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Alice Through The Looking Glass [DVD]
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This magical live-action adaptation of Lewis Carroll's classic tale features an all-star cast headed by Kate Beckinsale, Steve Coogan, Ian Holm and Geoffrey Palmer.
Alice returns to the strange world of Wonderland where she joins the Red Queen in a giant game of chess and once again encounters all the weird and wonderful characters: the odd-ball twins Tweedledum and Tweedledee, the White Queen, the Red and White Knights, Humpty Dumpty, and the scary Jabberwocky. As she continues her adventures things become curiouser and curiouser.
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The acting isn't particularly good however it's the way in which they've interpreted particular elements of the book that I found the biggest problem. For example the Walrus and the Carpenter scene has Tweedle Dum and Tweedle Dee as cockney geezers ("geezer" is used a lot in their conversations) They read out the Walrus and the Carpenter while the backing music pretty drowns out their dialogue.
I havent watched all of it as I lost interest.
‘Alice through the looking glass (and what she FOUND there)’ is the second book that Lewis Carroll wrote for Alice Liddell so as to deliver messages hidden in plain sight in a fabulously delightful way – this time lessons on BEHAVIOUR and what to watch out for as Alice treads the chessboard of life in a mirrored world filled with good and evil – and how to spot danger and have the sense and fortitude to overcome it.
What Alice FOUND there was a book, and in the book is a poem - ‘The Jabberwocky’.
Aside from the wonderful sounds captured in the words of the poem when the poem is recited out loud (which is essential to maximise the pleasure of the piece), there are many Anglo Saxon words within the poem that Alice does not understand and so she cannot decipher its meaning – words such as toves, borogroves, mome raths, frumious, bandersnatch, outgrabe, uffish, whiffling, tulgey, burbled, frabjous, and (the biggy) jabberwocky - which prompts Alice to ask Humpty Dumpty what the words mean – only to discover that Humpty Dumpty is a pompous idiot who informs Alice that words mean exactly what HE says they mean – neither more nor less – now there’s a good knock-down argument for you!
In fairness to Humpty Dumpty, he DOES correctly explain to Alice what SOME of the ancient words mean – and as I suspect that YOU are now curious about what all of the words mean - so that you too can make sense of the classic poem - I feel that it is only fair that I provide you with the words and their meanings in the order in which they appear in the poem further down this review so that should you choose to satisfy your curiosity in such matters you may do so, however, what I wish you to know is just what a frabjous adaptation of Carroll’s masterwork this film is.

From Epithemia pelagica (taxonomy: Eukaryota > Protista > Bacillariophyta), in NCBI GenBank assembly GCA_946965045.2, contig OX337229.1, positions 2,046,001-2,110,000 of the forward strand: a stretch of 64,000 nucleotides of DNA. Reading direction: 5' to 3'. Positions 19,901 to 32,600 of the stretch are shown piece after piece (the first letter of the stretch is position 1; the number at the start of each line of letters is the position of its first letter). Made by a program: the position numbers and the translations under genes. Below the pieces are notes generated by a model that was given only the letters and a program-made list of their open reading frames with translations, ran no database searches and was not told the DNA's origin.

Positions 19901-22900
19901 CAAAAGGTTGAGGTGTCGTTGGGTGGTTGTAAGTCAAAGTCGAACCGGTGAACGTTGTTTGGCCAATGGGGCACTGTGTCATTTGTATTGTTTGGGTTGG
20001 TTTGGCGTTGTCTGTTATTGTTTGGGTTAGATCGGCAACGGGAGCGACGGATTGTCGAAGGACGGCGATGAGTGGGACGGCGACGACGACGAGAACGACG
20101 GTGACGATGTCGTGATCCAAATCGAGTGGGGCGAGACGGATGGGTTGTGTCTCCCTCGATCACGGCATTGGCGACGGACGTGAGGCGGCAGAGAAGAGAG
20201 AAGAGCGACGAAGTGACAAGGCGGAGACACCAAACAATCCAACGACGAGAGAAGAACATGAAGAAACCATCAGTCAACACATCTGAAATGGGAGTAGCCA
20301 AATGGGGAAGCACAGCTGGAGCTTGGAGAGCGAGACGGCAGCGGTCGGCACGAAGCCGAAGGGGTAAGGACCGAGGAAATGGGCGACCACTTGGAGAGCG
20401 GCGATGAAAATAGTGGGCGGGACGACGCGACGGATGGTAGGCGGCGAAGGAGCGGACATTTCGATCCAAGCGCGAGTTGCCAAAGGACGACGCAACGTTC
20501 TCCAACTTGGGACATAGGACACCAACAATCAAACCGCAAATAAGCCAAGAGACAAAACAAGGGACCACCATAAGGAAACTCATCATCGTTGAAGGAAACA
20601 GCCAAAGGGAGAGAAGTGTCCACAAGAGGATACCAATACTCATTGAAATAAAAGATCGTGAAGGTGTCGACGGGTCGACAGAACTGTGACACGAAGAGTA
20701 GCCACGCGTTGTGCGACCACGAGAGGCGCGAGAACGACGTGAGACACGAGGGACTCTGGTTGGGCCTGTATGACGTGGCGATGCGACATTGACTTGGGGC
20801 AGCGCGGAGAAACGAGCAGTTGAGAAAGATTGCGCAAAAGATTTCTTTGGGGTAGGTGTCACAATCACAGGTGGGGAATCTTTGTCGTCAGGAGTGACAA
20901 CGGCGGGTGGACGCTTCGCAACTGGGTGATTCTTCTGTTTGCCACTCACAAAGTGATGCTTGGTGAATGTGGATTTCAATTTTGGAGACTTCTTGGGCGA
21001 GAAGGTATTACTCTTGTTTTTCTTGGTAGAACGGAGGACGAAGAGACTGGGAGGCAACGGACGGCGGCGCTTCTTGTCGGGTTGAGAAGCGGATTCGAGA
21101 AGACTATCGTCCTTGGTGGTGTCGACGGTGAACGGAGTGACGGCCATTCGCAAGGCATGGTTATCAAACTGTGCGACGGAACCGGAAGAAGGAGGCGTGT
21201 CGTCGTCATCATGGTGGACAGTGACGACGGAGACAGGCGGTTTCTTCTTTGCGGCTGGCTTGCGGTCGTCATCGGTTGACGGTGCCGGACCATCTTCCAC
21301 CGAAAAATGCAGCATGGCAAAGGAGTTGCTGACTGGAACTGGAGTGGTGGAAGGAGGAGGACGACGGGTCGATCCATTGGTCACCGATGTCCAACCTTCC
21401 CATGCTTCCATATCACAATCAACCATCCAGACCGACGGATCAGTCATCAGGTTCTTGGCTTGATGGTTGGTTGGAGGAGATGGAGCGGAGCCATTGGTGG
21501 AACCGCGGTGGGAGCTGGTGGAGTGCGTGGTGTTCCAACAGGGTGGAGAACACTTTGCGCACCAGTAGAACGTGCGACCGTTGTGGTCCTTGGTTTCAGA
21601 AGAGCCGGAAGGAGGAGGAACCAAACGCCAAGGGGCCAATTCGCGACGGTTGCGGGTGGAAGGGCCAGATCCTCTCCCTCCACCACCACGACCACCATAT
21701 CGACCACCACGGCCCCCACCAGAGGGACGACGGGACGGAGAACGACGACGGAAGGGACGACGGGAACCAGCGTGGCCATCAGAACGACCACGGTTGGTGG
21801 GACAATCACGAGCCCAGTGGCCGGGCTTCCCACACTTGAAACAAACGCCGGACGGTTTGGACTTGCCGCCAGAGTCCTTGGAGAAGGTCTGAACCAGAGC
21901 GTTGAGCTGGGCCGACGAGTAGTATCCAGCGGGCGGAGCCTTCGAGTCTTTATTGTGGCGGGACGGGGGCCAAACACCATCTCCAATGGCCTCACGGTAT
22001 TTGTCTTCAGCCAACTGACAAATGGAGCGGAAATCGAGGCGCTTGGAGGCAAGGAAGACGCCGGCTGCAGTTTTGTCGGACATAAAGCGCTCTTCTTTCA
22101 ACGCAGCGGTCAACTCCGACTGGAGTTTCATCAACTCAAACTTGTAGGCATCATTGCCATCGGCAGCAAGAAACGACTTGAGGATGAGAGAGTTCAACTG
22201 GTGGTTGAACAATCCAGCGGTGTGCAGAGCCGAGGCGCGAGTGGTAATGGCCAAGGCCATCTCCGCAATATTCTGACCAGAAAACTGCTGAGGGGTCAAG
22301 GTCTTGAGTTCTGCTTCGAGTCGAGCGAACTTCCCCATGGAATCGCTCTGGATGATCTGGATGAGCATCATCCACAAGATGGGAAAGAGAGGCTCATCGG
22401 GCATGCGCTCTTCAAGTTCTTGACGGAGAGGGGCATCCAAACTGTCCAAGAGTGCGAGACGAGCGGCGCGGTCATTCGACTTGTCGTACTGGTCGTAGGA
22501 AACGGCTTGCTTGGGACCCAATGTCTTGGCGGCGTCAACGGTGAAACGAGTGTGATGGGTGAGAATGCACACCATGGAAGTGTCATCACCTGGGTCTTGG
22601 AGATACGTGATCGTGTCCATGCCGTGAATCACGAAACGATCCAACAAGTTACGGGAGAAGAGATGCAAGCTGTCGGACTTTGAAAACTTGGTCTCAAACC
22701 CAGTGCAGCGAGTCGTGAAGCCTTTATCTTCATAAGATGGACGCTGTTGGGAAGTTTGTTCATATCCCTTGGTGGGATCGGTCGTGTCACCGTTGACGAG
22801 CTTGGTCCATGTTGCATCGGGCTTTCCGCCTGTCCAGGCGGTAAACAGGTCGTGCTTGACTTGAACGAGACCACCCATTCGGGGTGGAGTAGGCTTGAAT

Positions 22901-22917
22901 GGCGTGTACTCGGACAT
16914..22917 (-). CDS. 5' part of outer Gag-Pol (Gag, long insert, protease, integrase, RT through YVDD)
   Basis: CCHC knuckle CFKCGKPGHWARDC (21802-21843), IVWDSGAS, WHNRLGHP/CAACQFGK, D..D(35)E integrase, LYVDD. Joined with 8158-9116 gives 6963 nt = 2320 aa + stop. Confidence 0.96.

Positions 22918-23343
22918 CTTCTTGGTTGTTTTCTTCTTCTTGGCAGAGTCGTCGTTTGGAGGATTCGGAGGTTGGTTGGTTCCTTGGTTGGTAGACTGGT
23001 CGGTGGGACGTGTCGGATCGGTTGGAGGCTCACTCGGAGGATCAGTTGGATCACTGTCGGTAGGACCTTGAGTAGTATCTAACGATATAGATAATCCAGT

The whole masterwork is filled with deep philosophy, such as the scene when Tweedldum shows Alice the Red King - who is asleep – dreaming about Alice – and he explains that should the King awaken then Alice would instantly disappear because who Alice is, and what Alice is experiencing is taking place is in the Kings dream.
Every scene brings forth messages of life – such as Tweedledum and Tweedledee going into battle over a resource (a football rattle) that isn’t any use to either of them.
One scene that stands out for me is when The White Knight (beautifully played by Ian Holme) recites ‘Haddocks Eyes’ (or should that be ‘A-sitting on a gate’?) which teaches Alice that if you ask stupid or rude questions then you will receive stupid or rude answers, and if you have lapses of concentration then you will suffer the consequences. I found the scene extremely moving.
Should you be motivated to purchase the BOOK, you will discover many many wonderful gems all gently tucked away awaiting the observant eye. One such is the poem ‘A boat beneath a sunny sky’. When the first letter of each line of prose is read going DOWN each line of the poem, a very special message is revealed.
Should you be motivated to purchase the masterwork in book form then my recommendation is the magnificent version ‘Alice’s Adventures in Wonderland and Through the Looking Glass’ published by THE COLLECTORS COLOUR LIBRARY (ISBN 978 1 907360 36 7). Available from Amazon, this beautiful publication is the perfect size to fit into a jacket pocket or handbag and all of Tenniel’s drawings are reproduced in full colour. ‘Haddocks Eyes’ is on page 254, and ‘A boat beneath a sunny sky’ is on page 282.
Be warned! Once you watch the film you will become curiouser and curiouser as to what is taking place – and you will watch it over and over again.
There isn’t a better film version of this wonderful story – a story filled with all of the many lessons of life - lessons we wish we could have learnt when we were young.
Well now you and your children CAN! And some!
Well dear reader, to satisfy your insatiable curiosity, as I promised, here are the meanings of the Anglo Saxon words in ‘The Jabberwocky’ – in the order they appear so that you may be able to read, enjoy, and digest the MEANING of the classic poem – and lose all track of time. Oh hum.
Brillig – Soup-boiling time and the time for tea and cucumber sandwiches. Farmers work until it reaches ‘brillig’ (almost evening) and brillig was the time a farmer’s wife would begin preparing her husbands’ supper (soup-meal). Brillig varies throughout the course of the year. On the day the picnic took place when Lewis Carroll first recited ‘Alice in Wonderland’ to Alice Liddell, brillig was around four-o-clock in the afternoon – tea anyone?
Slithy – a LOGISM meaning sly, slimy, and slithery.
Toves – feral, often delinquent children who shun any attempt to educate them. They were noted for ‘misleading’ well brought up people and steering them into danger and so seen as ‘bad company’ to be avoided at all costs.
Gyre – to spin round and round like a gyroscope with your arms spread out. While the urge to ‘hop’ on one leg is ingrained within the DNA of young girls (and some boys), gyring was seen as a form of lunacy in children who did this.